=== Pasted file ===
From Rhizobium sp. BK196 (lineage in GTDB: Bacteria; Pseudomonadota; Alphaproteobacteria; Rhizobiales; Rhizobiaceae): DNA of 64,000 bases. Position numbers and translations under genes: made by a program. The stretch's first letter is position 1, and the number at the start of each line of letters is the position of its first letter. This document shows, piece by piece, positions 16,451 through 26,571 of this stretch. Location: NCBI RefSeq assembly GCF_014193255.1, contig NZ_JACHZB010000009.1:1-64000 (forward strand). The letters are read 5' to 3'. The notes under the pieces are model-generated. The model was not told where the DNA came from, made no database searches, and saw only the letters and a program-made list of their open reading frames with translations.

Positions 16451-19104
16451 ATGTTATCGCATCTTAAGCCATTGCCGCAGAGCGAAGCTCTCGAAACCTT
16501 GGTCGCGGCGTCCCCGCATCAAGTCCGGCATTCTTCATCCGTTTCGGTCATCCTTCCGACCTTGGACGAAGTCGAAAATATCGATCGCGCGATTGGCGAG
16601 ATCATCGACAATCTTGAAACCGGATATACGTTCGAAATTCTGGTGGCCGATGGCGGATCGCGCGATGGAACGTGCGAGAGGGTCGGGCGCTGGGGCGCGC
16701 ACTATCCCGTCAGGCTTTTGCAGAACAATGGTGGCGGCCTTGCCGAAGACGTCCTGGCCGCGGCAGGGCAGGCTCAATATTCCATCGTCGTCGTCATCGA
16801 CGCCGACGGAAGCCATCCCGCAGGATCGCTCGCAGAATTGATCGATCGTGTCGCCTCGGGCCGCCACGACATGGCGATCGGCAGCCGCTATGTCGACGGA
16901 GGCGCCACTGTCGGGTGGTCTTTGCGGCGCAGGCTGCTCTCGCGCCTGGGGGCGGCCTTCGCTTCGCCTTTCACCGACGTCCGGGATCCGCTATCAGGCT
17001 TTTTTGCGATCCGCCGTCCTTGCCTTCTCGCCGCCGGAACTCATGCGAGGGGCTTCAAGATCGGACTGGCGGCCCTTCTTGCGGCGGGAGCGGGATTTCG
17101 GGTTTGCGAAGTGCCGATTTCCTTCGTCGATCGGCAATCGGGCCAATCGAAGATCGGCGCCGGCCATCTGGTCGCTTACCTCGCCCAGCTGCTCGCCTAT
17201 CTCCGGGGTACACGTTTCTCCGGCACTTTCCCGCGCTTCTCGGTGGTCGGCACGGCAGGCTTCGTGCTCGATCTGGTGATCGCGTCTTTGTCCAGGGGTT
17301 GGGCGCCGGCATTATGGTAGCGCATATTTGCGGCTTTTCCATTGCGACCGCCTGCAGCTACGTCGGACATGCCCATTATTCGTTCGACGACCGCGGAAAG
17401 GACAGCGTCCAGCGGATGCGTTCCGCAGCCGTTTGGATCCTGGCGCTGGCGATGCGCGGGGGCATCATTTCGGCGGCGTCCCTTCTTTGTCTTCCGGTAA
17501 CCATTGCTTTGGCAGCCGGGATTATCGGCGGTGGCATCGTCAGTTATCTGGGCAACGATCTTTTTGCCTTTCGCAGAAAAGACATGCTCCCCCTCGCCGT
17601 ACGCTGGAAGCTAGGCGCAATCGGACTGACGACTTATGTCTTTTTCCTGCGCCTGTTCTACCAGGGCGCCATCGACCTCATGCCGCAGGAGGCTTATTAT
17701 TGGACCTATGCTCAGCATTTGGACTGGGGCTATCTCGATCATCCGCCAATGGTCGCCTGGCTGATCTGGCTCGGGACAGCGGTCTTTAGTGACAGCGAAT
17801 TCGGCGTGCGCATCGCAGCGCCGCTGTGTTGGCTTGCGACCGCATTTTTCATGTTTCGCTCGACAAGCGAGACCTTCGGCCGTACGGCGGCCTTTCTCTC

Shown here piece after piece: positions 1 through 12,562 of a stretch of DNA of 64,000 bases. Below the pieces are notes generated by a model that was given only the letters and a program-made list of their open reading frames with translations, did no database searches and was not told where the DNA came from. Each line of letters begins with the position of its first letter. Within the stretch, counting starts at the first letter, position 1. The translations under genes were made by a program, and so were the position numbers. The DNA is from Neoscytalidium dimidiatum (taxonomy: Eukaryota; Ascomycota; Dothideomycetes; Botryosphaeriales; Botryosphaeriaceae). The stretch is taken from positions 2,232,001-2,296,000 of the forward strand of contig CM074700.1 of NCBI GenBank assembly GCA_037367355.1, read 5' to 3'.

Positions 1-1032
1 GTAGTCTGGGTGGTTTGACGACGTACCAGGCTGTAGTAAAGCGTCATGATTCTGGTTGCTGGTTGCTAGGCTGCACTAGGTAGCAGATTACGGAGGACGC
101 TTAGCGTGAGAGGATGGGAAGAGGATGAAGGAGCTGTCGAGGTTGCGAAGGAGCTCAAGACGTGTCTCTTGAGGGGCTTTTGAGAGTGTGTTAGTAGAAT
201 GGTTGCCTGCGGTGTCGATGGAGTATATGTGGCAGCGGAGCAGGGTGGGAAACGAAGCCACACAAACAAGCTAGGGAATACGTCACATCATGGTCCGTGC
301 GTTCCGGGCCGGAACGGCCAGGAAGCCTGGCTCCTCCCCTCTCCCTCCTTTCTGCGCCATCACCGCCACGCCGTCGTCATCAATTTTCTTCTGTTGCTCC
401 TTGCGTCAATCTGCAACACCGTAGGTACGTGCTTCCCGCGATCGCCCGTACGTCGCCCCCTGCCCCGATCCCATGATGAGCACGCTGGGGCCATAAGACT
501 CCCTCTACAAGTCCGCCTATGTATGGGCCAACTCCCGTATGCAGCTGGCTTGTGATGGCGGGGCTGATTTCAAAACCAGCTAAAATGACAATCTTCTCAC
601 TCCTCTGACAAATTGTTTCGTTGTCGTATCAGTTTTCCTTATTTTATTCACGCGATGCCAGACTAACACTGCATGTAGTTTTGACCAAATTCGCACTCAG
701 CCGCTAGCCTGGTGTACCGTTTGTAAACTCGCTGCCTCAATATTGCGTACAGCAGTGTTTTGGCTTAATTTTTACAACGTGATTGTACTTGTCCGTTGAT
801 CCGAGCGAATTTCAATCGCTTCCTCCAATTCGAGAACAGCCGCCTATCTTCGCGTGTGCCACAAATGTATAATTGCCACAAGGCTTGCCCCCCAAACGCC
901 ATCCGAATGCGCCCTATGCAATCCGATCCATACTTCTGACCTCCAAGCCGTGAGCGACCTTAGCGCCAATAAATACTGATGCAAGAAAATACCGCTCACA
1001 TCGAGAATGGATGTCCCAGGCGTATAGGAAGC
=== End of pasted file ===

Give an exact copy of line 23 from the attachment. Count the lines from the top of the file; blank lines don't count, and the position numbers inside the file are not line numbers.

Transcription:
301 GTTCCGGGCCGGAACGGCCAGGAAGCCTGGCTCCTCCCCTCTCCCTCCTTTCTGCGCCATCACCGCCACGCCGTCGTCATCAATTTTCTTCTGTTGCTCC